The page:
LEGENDARY escapologist Harry Houdini was quoted as saying, “Keep up your enthusiasm! There is nothing more contagious than exuberant enthusiasm.”
To say Limerick magician, Spade, is enthusiastic about his craft would be an understatement.
As he prepares for the Limerick Post WeAreLimerick podcast, Steve Spade is introduced as a man whose stunts include him being burnt at the stake, escaping from a sealed box submerged in water, and, more recently, driving blindfolded around an obstacle course.
“That makes me sound crazy,” he says with a laugh, “I’m always trying to push the envelope, as you said, I’ve done lots of different ones over the year. So I did an open challenge on Instagram, just seeing if people have crazy things for me to do.”
Having been described as ‘Ireland’s Houdini’ in the media some years ago, Spade has tried to live up to the moniker by accepting challenges from the public, as did Houdini himself
“Houdini used to take challenges all the time, and if you Google him now, you’ll see old challenges that he would have taken from people that maybe made handcuffs at the time, or they might have made unbreakable steel.
“They had a product so good no-one could either get in or get out, and Houdini would accept the challenge,” the Limerick magician said, adding, “So if you make chain, or big steel boxes, give me a call.”
It could be said all children believe in magic, and Steve was no different, tormenting his parents from a young age by making things vanish on them, not always to their delight.
“My late dad was a mechanic, so he always had nuts and bolts around, and I’d be vanishing stuff, messing with screwdrivers, and all sorts of stuff. I was that kind of annoying child. It hasn’t changed much to be honest.
“He and mam were very supportive of it, I suppose just being at home and allowed to take things apart, like ‘do you like your new radio? Oh yeah, half of it’s over there.’
“I was one of those kids that would take things apart, just be curious. Before I knew what magic was, that’s the kind of child I was.”
At the age of four or five, Spade was given a magician’s set from his uncle, “and that was the start of it then, birthdays, Christmas; another magic set”.
“My uncle Michael was an amateur magician at the time. He was training to be a doctor and he showed me a couple of tricks, so that was it then.”
He remembers sitting with his brother watching David Copperfield on television, and asking his mother to go the shop to pick up some cardboard boxes so he could try to replicate the illusion at home.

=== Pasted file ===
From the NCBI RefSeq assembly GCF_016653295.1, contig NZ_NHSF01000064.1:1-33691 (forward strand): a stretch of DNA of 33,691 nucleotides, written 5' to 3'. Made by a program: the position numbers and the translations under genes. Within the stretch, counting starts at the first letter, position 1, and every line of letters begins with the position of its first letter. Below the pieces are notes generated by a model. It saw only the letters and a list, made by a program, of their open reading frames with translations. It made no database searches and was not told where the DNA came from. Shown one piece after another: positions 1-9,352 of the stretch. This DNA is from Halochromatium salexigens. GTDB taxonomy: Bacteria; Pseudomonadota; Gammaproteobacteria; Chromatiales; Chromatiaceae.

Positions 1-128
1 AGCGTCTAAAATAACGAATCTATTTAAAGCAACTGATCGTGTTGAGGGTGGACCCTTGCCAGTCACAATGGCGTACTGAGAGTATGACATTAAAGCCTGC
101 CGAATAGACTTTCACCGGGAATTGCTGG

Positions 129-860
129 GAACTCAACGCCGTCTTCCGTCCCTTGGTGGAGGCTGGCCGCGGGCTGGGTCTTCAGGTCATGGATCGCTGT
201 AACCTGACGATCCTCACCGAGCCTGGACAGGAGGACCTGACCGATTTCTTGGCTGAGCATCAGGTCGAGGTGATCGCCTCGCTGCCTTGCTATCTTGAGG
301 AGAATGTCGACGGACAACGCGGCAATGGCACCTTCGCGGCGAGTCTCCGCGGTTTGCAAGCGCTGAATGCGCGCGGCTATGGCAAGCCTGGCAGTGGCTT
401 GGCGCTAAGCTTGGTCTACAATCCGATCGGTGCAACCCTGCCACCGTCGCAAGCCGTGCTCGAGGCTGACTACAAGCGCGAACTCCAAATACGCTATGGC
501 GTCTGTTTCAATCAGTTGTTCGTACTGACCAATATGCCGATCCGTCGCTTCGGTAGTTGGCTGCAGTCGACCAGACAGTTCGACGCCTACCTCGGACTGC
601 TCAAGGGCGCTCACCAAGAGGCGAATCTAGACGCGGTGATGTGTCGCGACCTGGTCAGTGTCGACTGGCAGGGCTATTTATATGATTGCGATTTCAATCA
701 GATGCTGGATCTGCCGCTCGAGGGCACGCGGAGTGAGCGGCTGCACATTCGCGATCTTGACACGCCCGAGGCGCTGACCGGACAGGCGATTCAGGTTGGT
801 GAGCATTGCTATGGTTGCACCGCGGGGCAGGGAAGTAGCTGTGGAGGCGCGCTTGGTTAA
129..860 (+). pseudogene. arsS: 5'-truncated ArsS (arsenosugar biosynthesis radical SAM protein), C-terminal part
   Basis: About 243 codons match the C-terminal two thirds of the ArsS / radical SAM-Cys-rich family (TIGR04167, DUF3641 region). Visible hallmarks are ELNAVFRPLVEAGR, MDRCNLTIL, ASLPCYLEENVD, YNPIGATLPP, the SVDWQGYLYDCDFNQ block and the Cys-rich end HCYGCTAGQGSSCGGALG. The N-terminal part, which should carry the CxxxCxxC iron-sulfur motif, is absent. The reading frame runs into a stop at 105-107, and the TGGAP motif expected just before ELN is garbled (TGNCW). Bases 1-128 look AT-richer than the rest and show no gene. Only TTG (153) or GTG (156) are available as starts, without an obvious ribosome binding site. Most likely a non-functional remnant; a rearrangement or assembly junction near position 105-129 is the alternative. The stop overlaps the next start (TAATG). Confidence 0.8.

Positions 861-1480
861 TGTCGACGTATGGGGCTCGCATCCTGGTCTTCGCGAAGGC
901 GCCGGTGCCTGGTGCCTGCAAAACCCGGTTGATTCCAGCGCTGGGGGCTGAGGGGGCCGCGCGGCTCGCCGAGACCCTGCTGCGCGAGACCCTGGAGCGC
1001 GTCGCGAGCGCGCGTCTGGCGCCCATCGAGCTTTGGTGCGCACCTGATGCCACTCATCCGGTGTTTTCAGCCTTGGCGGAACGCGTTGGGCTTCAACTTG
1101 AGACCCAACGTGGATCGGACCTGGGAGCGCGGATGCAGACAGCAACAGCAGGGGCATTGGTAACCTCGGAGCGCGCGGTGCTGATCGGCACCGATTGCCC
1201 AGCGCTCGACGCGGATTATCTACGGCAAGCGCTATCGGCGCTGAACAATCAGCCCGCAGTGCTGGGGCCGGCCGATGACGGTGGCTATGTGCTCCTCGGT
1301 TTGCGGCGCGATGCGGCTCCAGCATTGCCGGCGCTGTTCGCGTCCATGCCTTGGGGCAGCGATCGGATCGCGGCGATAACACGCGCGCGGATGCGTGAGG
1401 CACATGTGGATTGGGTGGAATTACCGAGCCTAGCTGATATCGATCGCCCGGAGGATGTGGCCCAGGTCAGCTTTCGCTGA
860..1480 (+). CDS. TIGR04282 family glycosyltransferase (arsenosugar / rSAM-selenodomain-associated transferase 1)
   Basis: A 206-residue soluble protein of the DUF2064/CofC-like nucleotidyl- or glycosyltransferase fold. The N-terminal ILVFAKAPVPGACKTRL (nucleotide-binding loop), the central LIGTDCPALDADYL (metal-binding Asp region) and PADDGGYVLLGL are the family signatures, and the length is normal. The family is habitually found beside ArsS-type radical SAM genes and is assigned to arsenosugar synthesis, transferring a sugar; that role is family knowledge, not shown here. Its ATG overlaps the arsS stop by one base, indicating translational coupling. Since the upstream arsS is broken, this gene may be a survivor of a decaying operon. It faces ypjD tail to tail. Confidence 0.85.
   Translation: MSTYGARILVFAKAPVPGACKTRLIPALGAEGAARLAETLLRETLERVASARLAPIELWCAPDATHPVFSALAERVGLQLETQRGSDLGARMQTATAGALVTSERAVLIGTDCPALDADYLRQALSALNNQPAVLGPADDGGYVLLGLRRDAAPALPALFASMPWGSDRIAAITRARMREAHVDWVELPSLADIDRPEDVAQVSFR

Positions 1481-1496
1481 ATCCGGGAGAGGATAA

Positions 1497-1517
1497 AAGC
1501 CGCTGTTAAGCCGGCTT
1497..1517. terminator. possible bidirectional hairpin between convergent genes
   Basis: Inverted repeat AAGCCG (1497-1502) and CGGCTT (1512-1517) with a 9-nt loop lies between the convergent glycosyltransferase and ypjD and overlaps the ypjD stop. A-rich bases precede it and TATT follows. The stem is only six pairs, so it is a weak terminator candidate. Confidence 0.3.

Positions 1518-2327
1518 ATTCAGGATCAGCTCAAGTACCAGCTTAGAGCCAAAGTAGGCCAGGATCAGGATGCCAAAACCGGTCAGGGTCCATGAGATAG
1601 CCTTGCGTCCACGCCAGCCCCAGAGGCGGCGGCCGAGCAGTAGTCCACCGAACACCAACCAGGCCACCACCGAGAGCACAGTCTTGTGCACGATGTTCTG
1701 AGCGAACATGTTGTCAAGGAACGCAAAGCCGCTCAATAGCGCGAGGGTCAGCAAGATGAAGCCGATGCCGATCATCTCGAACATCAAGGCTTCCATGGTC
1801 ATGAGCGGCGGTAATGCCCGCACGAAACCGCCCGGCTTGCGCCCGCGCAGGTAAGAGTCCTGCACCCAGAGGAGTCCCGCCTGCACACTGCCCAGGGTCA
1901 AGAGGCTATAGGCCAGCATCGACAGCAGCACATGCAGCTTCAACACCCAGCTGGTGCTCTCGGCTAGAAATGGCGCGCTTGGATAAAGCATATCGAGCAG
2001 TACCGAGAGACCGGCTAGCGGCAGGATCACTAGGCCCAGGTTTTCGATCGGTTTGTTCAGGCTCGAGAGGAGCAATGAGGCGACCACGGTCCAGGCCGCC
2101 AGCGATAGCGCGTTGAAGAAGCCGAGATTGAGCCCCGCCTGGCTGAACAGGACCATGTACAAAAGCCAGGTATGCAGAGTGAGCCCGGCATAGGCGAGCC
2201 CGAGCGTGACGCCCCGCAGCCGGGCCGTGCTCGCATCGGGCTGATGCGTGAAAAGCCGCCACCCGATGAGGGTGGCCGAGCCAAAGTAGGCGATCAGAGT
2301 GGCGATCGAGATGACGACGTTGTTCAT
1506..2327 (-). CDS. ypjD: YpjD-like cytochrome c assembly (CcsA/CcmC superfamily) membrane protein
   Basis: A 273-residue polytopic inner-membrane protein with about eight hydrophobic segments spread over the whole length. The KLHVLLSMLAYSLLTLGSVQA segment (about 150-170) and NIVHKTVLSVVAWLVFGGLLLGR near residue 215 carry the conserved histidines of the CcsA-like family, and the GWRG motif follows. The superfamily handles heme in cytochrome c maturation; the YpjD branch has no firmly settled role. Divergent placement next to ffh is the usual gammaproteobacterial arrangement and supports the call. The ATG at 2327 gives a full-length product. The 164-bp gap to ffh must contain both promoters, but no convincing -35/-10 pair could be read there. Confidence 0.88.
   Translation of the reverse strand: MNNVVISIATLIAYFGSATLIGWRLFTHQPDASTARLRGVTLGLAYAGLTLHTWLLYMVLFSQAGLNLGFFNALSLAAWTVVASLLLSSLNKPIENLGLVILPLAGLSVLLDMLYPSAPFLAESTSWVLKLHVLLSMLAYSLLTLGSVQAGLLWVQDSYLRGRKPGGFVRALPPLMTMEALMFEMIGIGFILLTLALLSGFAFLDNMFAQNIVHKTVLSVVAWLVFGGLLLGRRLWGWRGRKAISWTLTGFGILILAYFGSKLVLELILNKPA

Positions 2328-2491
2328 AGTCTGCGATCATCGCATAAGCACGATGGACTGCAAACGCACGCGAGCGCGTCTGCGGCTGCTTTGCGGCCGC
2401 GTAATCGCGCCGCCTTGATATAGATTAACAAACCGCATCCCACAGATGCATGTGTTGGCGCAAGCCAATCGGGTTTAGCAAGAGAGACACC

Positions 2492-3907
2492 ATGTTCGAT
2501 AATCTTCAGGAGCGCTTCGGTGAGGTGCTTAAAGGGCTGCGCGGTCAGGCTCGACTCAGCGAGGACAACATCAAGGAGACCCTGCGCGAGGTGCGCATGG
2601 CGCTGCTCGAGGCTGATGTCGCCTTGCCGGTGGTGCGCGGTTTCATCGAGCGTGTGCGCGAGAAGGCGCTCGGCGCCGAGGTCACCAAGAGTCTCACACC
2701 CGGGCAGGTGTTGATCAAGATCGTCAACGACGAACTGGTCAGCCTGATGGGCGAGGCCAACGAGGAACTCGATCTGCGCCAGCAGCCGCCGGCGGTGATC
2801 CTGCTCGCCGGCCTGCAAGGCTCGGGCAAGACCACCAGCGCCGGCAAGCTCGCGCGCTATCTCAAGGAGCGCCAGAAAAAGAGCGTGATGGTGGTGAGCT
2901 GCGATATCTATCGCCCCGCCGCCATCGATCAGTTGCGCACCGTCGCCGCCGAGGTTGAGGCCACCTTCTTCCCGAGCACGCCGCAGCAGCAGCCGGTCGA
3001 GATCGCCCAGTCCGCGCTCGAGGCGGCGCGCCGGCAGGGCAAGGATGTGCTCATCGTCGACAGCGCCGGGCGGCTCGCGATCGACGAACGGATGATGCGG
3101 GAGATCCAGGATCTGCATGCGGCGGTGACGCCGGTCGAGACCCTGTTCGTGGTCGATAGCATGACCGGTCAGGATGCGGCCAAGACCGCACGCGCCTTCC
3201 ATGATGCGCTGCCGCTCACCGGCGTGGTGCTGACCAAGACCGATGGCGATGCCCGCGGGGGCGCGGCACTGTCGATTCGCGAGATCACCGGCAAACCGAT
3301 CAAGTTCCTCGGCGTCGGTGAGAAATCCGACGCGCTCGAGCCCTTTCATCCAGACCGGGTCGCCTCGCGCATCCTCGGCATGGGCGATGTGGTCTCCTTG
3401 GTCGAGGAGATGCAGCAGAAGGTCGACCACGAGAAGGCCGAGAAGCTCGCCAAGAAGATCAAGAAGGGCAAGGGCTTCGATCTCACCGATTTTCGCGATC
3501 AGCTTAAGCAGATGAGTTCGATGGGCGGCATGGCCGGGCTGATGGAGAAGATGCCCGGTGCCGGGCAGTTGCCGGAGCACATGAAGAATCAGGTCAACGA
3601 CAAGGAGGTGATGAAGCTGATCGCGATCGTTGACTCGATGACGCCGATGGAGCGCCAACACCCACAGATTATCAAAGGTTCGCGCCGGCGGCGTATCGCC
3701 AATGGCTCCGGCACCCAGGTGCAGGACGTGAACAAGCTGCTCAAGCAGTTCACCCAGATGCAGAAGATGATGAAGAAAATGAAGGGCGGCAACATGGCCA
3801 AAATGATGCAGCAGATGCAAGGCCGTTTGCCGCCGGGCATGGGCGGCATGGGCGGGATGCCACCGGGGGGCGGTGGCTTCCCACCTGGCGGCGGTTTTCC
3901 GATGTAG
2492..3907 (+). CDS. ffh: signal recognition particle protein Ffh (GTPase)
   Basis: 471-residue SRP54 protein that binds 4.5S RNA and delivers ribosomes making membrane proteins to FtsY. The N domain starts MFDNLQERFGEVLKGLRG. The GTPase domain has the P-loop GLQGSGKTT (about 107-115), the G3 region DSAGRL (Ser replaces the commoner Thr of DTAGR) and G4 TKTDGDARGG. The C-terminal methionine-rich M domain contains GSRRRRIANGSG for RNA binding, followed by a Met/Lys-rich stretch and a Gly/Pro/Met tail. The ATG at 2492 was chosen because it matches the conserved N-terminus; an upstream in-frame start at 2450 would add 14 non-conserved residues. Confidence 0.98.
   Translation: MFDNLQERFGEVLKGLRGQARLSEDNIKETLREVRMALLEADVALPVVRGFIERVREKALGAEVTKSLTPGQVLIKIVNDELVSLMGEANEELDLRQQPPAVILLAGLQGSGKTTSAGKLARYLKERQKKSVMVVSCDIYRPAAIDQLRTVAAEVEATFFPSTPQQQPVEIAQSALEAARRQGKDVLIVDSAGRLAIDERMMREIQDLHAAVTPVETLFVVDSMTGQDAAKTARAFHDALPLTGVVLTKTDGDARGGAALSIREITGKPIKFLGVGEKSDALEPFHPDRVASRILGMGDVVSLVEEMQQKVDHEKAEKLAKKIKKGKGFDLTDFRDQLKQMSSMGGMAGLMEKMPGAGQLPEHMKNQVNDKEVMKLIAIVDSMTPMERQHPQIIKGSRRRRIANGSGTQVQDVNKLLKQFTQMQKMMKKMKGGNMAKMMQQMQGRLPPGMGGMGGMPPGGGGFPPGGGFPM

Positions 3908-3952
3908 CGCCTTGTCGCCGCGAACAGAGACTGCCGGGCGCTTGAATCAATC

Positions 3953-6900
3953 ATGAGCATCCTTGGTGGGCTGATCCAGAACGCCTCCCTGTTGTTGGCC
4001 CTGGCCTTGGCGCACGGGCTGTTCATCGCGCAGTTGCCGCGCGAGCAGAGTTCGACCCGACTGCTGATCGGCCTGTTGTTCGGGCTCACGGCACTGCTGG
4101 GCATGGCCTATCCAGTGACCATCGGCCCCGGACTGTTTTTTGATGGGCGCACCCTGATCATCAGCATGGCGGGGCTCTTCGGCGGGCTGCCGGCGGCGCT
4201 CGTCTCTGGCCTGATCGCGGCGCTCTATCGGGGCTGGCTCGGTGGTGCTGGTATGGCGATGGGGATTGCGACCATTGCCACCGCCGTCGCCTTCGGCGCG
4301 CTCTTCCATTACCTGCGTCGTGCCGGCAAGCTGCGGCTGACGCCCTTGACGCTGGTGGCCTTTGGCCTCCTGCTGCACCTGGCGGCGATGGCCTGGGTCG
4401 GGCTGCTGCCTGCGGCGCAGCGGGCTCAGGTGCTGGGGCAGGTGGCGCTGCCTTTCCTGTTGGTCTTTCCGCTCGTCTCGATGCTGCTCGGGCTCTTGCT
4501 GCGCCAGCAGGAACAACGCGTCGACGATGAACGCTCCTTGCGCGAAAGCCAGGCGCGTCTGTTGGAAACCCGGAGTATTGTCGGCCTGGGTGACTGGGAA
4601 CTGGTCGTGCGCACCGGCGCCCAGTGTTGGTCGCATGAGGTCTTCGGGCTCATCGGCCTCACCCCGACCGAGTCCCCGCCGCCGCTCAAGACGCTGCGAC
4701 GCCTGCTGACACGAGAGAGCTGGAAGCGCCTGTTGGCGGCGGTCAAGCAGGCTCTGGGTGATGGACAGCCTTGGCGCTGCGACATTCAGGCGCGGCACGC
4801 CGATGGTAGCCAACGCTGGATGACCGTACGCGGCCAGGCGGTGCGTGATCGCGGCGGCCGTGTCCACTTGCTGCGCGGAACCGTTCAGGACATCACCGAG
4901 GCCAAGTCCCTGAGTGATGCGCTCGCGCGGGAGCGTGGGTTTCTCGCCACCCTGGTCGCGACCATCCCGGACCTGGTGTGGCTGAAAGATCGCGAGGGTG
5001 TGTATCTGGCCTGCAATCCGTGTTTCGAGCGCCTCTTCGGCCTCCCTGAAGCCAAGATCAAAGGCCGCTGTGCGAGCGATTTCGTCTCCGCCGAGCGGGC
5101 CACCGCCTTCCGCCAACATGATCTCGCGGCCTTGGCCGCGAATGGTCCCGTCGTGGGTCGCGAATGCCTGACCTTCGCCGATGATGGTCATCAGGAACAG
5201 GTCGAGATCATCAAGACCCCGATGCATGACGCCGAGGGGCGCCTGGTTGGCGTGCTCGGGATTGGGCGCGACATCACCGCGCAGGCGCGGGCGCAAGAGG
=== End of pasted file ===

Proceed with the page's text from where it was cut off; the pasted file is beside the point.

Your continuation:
“I tormented the life out of them to be honest. It was curiosity and it became a hobby that became a career.”
So how do you go from taking radios apart and creating illusions from cardboard boxes, to escaping from a sealed box underwater?
Continue reading below…
That specific stunt came about as a charity fundraiser for the Irish Society for the Prevention of Cruelty to Children (ISPCC) after speaking with Jason Kenny and amputee Simon Baker who was walking from Dublin to Limerick to raise funds.
“The idea was that I would be at the finish line doing some tricks. As it turns out, the finish line was at Matthew’s Bridge, and before I knew it, I was being put in a box and thrown into the river as a finale. So it went like that,” he told the Limerick Post.
He explains it was something he wanted to do, but it “was pushed forward because I got the opportunity to do it”.
“If you over-think these things you won’t do them,” he explains, “I think you need to be at the right level of professional and a little bit crazy to do this.”
Accepting these challenges has gotten him the aforementioned nickname, and it has also helped him come into the possession of a set of Houdini’s handcuffs.
Having burnt himself at the stake like a modern-day Joan of Arc in King John’s Castle, a Sky Travel programme, ‘Baggage Battles’, asked him to appraise a set of Harry Houdini’s handcuffs which were bought at auction.
The Limerick man made his way to Dublin, bringing with him some chain and rope as was requested by the production, to have him escape as the credits roll.
When asked how quick he could escape, “52 seconds,” he answered, and during recording they crew put it to him that if he was willing to escape on air in under 52 seconds, he could keep the Houdini handcuffs.
“I could have said anything, I could have said three minutes, but I didn’t, I said 52 seconds,” he says laughing.
“I accepted the challenge, because that’s what I do. I rarely back down, actually I never back down,” he said, after being tied up his time came to escape.
“48 seconds later I was out, and they had to hand me over the Houdini cuffs. Which I’m sure sickened them.”